Vaalco Energy: Small and Nimble


Vaalco Energy: Small and Nimble

To find undiscovered energy ideas, look for tiny companies with a plan.

Investors have picked over the oil patch in recent years, but there's still value in small oil and gas outfits. Barry James, manager of the excellent James Small Cap Fund, loves Vaalco Energy (symbol EGY), a $7 stock whose total stock-market value of $400 million would fit inside ExxonMobil a thousand times.

Vaalco is a Houston-based exploration, development and production company. Its operating numbers first brought Vaalco to James's attention: net profits that have quadrupled in two years, a towering return on equity of 43% and a modest price-to-cash-flow ratio of 10. James then checked further and found that the story gets better.

Vaalco was controlled by an oil and drilling trust which expired in March 2005. In the run-up to being wound up, the trust prevented the management from taking any risks, so capital accumulated within the company. With the shackles off, Vaalco can turn aggressive again.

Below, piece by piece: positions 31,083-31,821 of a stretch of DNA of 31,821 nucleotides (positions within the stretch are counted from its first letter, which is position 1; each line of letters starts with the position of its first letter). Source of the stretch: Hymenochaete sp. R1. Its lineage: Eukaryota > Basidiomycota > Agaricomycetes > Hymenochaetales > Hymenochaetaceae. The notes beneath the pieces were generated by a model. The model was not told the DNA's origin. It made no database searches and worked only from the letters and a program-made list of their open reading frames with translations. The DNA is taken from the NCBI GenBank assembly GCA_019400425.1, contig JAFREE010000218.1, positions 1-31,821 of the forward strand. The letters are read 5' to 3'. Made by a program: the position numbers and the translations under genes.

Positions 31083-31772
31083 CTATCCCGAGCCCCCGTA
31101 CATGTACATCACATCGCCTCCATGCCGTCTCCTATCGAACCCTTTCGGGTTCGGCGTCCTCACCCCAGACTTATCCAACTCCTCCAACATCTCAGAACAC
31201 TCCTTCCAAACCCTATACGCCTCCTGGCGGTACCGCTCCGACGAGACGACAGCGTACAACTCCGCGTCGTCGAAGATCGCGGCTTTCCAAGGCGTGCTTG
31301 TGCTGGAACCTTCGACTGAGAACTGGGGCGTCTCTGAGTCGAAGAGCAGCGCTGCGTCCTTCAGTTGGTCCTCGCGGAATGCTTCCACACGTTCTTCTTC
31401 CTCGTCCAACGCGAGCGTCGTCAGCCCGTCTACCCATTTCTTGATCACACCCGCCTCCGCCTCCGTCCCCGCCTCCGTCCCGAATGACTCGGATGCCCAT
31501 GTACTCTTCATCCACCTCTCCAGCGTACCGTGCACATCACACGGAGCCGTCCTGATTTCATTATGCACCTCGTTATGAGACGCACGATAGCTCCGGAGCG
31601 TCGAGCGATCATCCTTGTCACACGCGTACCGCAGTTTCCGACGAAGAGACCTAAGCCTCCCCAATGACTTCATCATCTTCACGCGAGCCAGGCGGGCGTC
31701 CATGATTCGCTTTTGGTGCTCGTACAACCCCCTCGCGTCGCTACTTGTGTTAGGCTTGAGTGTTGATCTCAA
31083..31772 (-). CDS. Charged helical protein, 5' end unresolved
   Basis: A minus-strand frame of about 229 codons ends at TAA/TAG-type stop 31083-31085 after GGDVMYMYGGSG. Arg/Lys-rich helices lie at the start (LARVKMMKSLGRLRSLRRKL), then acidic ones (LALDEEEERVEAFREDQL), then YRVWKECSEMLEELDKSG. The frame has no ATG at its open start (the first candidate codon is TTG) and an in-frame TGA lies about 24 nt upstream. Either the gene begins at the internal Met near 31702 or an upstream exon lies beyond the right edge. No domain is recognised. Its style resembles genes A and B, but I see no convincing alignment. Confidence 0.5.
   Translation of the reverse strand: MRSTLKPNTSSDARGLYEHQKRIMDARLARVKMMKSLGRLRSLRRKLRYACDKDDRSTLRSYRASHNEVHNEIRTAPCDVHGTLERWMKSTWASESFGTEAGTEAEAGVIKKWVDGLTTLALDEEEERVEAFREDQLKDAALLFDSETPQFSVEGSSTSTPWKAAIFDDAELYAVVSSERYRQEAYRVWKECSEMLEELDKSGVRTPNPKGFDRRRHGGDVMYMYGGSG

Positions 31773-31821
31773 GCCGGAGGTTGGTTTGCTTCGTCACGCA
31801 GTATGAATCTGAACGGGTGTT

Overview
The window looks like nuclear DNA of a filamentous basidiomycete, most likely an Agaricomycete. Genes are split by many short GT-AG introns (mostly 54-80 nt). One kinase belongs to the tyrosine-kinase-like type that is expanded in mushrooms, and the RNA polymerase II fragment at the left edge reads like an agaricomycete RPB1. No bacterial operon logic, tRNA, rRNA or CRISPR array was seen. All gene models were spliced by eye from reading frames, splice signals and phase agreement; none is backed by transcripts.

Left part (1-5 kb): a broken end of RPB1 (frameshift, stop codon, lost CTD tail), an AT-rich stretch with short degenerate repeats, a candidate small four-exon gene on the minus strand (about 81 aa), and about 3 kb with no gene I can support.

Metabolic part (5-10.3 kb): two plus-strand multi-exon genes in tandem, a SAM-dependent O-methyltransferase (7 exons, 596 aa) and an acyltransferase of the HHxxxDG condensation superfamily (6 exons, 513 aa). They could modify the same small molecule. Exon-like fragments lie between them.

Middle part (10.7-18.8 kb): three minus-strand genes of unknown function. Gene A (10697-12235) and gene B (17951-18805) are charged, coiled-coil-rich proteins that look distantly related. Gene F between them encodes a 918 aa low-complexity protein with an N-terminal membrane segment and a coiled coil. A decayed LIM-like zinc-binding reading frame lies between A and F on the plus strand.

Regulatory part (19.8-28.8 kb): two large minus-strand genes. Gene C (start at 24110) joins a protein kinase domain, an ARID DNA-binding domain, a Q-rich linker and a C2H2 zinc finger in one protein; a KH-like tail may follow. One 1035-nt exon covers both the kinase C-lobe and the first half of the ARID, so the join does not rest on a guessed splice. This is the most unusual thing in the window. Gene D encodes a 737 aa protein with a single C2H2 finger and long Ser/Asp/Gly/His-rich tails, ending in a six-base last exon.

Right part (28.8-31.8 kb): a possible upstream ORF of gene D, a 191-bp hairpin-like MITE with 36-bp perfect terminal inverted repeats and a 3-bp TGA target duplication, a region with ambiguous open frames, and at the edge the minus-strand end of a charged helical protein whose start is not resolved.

It also happens that Vaalco has strong seismic imaging know-how and quite a track record of finding oil and gas in West Africa. The company's main production field is off the coast of Gabon, a stable nation. Vaalco pumps oil there for $5 to $7 a barrel, says James, and sells it at or just below the benchmark world price for crude. Later this year, Vaalco will start producing from a second offshore Gabon field. It will also get some oil from a third field on Gabonese soil.


These are small fields in an obscure location, but James notes that they can still be highly lucrative to operators the size of Vaalco although of no interest right away to the oil giants. "If there are under 100 million barrels of projected reserves in a field, Shell or Exxon won't touch it," says James. However, if this nimble outfit continues its success in Africa, the fund manager figures some larger oil company may bid to buy out Vaalco.

This stock traded for $3 to $4 until a few months ago and is not for the faint of heart. But if James is correct in his analysis, it has more room to run.

--Andrew Tanzer